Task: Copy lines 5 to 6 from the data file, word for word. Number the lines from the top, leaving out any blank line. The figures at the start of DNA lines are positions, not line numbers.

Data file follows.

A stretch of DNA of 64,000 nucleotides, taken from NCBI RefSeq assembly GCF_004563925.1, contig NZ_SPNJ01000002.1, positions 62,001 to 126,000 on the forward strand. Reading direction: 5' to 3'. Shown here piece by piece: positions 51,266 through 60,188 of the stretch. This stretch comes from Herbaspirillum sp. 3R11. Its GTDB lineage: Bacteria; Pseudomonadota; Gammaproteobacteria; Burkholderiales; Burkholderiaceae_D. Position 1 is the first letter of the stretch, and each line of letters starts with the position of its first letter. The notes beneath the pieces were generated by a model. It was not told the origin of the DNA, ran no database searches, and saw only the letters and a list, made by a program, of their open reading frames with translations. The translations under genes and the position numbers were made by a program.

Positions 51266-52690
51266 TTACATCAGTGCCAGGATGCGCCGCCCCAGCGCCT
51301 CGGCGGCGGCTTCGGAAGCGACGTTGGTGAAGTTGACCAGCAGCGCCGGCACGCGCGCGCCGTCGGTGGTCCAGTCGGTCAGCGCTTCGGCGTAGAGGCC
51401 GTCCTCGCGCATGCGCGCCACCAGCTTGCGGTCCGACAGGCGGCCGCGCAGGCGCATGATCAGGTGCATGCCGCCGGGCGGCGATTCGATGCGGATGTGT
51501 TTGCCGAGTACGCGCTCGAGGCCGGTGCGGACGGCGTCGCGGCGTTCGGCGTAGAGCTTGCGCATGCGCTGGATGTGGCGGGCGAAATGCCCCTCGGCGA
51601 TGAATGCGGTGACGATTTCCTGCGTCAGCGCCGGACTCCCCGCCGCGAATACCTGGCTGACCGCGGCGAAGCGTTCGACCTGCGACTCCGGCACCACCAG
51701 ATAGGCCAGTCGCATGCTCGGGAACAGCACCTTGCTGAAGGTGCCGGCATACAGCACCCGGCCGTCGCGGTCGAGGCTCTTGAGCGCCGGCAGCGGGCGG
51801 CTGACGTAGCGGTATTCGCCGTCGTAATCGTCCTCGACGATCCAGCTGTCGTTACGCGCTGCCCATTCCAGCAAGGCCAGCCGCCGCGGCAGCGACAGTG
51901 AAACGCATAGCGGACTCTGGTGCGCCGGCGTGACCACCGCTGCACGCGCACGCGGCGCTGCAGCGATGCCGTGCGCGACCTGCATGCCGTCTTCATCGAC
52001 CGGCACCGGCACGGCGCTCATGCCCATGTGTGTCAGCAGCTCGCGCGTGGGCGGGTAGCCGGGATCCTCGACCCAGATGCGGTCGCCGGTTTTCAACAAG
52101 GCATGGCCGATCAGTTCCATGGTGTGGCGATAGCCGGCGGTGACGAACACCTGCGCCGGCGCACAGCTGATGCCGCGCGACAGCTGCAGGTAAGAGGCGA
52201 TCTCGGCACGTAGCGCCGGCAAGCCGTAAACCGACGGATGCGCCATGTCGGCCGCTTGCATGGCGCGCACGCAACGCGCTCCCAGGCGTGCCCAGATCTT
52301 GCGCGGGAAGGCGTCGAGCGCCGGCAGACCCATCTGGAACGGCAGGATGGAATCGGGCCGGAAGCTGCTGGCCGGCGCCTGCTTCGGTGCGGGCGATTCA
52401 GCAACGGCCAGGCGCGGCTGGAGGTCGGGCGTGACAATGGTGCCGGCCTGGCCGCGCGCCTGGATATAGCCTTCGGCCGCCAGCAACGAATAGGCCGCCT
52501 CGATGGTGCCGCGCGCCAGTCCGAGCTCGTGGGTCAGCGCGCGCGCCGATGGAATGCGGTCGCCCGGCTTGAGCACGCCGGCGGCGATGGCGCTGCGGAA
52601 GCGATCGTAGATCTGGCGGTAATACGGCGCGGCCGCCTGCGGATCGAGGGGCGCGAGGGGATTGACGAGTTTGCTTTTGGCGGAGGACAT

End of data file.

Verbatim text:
51401 GTCCTCGCGCATGCGCGCCACCAGCTTGCGGTCCGACAGGCGGCCGCGCAGGCGCATGATCAGGTGCATGCCGCCGGGCGGCGATTCGATGCGGATGTGT
51501 TTGCCGAGTACGCGCTCGAGGCCGGTGCGGACGGCGTCGCGGCGTTCGGCGTAGAGCTTGCGCATGCGCTGGATGTGGCGGGCGAAATGCCCCTCGGCGA